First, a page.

To create their model, the team have incorporated variables that affect pressure in the magma reservoir or the rate of accumulation of magma at depth below the volcano.

The viscosity of the crust under the volcano and the size of the magma reservoir, for example, play a role. They have performed more than a million simulations using all the possible combinations of values that can occur.

The relationship between frequency and magnitude they obtained from their model was similar to what was estimated by using volcanic records so they think they were able to capture the fundamental processes involved.

"It’s sort of a fight between the amount of magma and the properties of the crust," says Prof Caricchi. "They are the two big players that fight each other to finally lead to this relationship."

Models that can better predict future eruptions could protect the lives of the 1 billion people who live close to volcanoes. Image: Thomas Walter/VOLCAPSE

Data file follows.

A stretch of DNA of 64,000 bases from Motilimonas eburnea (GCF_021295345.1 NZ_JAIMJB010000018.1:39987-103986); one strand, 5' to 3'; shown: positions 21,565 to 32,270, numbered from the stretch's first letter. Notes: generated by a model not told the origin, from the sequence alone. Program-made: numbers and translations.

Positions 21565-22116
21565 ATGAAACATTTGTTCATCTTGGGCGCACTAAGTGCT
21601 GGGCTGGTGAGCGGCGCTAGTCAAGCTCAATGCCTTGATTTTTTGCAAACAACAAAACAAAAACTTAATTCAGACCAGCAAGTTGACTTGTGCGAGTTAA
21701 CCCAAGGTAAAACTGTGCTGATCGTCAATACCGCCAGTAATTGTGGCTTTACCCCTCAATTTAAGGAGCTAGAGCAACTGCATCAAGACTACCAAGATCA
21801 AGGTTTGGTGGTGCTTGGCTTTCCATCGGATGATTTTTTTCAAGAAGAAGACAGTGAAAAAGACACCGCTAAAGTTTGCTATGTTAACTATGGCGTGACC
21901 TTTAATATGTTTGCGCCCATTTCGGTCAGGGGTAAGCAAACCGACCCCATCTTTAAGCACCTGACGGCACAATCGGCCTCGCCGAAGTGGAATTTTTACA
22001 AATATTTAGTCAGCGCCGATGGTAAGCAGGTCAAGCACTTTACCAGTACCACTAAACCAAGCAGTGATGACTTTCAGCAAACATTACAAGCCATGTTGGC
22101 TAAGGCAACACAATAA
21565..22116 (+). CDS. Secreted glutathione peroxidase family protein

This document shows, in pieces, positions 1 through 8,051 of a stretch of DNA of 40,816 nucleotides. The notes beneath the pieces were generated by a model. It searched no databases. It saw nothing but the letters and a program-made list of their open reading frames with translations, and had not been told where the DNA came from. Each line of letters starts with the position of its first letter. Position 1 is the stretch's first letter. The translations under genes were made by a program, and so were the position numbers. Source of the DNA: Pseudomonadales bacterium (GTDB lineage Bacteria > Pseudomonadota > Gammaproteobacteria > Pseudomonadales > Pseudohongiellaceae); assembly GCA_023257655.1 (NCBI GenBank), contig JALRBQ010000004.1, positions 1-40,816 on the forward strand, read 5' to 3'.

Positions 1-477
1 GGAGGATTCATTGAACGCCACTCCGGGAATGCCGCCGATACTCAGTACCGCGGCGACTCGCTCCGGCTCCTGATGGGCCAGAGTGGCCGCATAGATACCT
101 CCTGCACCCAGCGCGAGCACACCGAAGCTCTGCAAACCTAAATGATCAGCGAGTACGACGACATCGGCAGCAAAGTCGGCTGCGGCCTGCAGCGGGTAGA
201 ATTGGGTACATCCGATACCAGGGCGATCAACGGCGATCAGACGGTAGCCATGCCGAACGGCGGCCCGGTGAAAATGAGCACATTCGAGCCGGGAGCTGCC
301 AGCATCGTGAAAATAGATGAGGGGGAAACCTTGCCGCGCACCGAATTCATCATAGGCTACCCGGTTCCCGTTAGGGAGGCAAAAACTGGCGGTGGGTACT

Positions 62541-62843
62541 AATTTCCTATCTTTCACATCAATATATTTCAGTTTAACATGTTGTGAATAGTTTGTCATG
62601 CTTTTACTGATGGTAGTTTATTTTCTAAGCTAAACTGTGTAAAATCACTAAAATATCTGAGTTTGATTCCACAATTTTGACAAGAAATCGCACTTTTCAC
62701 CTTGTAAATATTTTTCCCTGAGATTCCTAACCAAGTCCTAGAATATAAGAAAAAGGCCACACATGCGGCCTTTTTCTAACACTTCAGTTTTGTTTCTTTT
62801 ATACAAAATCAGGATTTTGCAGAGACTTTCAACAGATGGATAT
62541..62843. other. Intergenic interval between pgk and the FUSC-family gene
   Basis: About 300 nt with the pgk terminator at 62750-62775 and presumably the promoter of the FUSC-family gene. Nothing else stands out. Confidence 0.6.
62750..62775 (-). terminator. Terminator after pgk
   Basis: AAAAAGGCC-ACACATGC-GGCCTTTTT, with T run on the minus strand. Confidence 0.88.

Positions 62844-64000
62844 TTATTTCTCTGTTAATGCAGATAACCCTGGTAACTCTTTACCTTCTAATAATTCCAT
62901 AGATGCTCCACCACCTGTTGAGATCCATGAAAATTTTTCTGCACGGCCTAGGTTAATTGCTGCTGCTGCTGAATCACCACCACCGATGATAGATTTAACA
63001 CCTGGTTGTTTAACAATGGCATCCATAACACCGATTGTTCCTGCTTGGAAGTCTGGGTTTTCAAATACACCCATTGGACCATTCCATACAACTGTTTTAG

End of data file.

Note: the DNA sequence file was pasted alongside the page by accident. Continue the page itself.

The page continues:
Tectonic plates

However, the team also found that the relationship between the size and frequency of changes across volcanoes in different regions. Prof Caricchi thinks this is due to differences in the geometry of tectonic plates in each area.

"We can see that the rate at which a plate subducts below another, and also the angle of subduction, seem to play an important role in defining the frequency and magnitude of a resulting eruption," he says. The team is now starting to incorporate this new information into their model.

Being able to predict the frequency and magnitude of future eruptions using a model could help better assess hazards. In Japan, for example, one of the countries with the most active volcanoes, knowing the probability of future eruptions of various sizes is important when deciding where to build infrastructure such as nuclear power plants.

It’s also invaluable in densely populated areas, such as in Mexico City, which is surrounded by active volcanoes, including Nevado de Toluca. Prof Caricchi and his colleagues studied this volcano, which hasn’t erupted for about 3,000 years.

They found that once magmatic activity restarts, it would take about 10 years before a large eruption could potentially occur. This knowledge would prevent Mexico City from being evacuated if initial signs of activity are spotted.

"Once the activity restarts, you know you have 10 years to follow the evolution of the situation," says Prof Caricchi. "[People] will now know a little bit more about what to expect."